Sounds like … shoe-gazing folk/rock in the vein of Elliott Smith, Ron Sexsmith, Over the Rhine, and Derek Webb, plus elements of indie-rock, electronica, and chamber pop.
At a glance … this one-of-a-kind compilation beautifully sets to music Eugene Peterson's popular paraphrase of Scriptures.
The Message paraphrase of the Bible, written by Eugene H. Peterson, has sold more than 20 million copies in various forms since its 1993 debut. The Message is so popular, in fact, that Bono namedrops Peterson in interviews and quoted from the text freely during U2's Elevation Tour.
That rock-star-and-common-folk accessibility inspired Phillip LaRue (formerly of brother-sister duo LaRue) and producer Monroe Jones to serve as project visionaries for The Message: Psalms, a concept album where a number of artists recorded a song based on their favorite Message translation of one of the Psalms. But the producers didn't just call on any artist. Most "special event" albums rely on big players and music hotshots, but The Message draws from a surprising mix of indie artists, newcomers, underground veterans, and big names of varying styles.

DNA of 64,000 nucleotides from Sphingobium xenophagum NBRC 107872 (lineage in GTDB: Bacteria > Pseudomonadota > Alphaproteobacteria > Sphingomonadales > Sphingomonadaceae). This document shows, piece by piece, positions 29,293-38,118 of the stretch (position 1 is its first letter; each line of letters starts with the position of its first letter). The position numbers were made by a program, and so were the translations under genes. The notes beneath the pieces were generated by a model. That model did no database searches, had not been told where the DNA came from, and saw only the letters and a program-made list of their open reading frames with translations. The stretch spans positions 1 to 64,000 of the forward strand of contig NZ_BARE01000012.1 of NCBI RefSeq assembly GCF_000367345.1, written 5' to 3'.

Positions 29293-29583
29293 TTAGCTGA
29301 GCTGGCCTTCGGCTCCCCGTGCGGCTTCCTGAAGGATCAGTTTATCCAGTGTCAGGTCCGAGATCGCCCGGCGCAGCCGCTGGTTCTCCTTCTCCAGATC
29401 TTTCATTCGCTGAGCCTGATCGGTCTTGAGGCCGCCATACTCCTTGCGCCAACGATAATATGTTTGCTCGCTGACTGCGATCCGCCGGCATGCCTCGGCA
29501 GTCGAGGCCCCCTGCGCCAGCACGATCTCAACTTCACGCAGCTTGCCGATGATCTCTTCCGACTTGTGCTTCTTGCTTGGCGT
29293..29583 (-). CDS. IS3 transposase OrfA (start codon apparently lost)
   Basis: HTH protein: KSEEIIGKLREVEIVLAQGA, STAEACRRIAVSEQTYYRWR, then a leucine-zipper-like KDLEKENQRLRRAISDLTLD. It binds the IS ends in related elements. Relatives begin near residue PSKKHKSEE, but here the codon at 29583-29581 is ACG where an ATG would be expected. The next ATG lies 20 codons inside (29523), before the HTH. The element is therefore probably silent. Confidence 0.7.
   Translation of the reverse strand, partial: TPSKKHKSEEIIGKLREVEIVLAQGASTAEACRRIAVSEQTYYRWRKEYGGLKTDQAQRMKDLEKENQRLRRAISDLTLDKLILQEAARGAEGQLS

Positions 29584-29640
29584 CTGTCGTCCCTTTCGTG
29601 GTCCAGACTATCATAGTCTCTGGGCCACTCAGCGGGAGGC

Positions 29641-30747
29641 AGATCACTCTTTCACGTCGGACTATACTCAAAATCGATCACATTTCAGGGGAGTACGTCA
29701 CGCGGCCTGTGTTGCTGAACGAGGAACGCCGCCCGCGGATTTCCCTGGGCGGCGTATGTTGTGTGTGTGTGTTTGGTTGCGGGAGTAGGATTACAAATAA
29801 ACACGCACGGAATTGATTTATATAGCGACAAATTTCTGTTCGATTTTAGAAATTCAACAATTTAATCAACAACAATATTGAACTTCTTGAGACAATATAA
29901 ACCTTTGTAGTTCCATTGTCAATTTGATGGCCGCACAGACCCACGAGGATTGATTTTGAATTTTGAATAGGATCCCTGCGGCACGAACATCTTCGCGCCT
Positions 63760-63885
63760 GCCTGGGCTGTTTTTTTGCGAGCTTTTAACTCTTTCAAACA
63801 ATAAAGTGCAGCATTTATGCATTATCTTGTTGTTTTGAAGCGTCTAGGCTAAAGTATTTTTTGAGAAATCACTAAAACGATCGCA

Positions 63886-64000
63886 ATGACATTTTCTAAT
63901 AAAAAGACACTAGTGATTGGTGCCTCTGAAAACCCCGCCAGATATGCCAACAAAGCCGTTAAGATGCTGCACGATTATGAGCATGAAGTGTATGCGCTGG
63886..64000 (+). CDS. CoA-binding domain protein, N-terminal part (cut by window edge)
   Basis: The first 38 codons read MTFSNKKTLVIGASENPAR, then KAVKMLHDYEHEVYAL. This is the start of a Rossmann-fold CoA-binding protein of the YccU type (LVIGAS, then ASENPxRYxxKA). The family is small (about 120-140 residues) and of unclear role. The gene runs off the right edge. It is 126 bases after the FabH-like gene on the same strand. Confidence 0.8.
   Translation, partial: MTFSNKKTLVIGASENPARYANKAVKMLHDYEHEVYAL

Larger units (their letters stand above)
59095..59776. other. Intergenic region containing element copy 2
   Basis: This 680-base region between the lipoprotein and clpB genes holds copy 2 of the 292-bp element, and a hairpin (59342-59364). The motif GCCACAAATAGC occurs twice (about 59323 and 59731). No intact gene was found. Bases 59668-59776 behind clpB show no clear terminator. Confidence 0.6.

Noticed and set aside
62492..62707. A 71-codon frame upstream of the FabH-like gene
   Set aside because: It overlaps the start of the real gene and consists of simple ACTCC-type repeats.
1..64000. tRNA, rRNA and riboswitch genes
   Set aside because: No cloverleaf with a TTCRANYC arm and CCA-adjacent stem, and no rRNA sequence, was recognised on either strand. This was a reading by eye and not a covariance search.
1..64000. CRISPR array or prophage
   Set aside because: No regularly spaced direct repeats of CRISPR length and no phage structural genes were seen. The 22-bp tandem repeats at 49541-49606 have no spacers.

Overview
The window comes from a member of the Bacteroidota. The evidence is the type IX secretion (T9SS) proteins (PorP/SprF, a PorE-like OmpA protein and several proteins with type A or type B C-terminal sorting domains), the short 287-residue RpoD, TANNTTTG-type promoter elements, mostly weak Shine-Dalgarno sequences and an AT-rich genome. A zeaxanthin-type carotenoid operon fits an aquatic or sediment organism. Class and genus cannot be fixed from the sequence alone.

The Message: Psalms resembles the classic multi-artist compilations Streams or My Utmost for His Highest, if not in sound, at least in intent and theme. Those two projects took text from those beloved books and transformed them into lovely, prayerful meditations set to music. And with The Message, every song was similarly tailor-made for the album, sticking closely to Peterson's translation, almost verbatim.
"Eyes for You," for example, is a haunting, dreamlike supplication where Sarah McIntosh (of now defunct Chasing Furies) teams up with indie artist Phil Wickham for an almost word-for-word translation ...1
Already a CT subscriber? Log in for full digital access.
Subscribe to Christianity Today and get access to this article plus 60+ years of archives.
- Home delivery of CT magazine
- Complete access to articles on ChristianityToday.com
- Over 120 years of magazine archives plus full access to all of CT’s online archives
- Learn more